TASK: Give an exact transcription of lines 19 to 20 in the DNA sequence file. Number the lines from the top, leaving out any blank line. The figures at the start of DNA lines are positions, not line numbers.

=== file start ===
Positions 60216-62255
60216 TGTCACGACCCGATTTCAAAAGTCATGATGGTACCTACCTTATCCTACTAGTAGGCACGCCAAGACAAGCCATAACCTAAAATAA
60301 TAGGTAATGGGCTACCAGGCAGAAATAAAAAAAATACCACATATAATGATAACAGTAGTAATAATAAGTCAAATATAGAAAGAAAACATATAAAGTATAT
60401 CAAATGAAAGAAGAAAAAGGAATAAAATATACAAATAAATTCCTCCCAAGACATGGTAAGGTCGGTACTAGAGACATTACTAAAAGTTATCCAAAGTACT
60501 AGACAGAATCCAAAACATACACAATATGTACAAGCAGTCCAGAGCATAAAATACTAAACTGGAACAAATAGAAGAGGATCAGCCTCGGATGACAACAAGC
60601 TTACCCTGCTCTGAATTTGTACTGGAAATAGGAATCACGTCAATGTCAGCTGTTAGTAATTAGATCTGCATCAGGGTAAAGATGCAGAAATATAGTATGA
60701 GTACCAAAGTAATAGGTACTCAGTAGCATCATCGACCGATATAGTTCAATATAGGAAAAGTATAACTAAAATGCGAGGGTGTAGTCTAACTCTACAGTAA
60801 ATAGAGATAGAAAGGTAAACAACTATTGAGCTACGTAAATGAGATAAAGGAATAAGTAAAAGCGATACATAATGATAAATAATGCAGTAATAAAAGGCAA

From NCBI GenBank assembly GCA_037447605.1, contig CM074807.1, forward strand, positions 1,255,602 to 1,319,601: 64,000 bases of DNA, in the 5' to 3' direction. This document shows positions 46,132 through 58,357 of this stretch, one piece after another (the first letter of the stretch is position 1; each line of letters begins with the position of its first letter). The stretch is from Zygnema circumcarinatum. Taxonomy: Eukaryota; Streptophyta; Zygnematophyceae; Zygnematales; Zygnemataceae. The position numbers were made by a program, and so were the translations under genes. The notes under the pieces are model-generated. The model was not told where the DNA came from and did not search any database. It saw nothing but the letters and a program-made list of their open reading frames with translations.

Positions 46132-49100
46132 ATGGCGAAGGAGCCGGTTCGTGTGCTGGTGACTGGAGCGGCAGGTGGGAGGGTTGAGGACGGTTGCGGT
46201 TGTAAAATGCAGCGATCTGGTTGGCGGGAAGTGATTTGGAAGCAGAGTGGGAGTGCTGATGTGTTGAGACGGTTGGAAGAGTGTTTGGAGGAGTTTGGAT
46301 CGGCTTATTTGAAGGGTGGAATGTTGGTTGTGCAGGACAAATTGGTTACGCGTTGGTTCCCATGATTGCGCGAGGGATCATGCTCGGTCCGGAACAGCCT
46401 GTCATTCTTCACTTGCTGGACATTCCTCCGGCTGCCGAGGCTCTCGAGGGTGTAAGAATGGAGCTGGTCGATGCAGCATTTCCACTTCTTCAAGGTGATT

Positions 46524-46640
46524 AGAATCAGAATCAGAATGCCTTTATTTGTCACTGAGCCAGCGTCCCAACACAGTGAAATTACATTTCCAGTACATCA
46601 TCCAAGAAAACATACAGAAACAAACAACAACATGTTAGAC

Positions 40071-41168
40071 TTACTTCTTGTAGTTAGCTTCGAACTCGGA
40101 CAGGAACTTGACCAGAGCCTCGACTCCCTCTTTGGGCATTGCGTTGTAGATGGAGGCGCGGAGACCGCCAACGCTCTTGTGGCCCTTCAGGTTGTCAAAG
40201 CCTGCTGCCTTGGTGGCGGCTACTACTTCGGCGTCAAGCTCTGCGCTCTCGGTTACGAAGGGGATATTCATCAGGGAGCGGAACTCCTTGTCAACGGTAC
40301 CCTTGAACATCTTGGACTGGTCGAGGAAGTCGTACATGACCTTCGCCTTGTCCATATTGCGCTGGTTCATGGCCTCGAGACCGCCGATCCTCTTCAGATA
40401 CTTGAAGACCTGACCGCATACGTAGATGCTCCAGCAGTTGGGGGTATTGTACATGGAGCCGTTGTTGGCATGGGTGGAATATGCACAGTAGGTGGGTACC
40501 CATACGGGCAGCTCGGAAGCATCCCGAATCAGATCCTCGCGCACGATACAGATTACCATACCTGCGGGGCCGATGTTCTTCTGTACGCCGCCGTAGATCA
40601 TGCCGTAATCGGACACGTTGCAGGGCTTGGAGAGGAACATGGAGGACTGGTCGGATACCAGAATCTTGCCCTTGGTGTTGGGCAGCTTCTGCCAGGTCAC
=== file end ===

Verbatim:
40071 TTACTTCTTGTAGTTAGCTTCGAACTCGGA
40101 CAGGAACTTGACCAGAGCCTCGACTCCCTCTTTGGGCATTGCGTTGTAGATGGAGGCGCGGAGACCGCCAACGCTCTTGTGGCCCTTCAGGTTGTCAAAG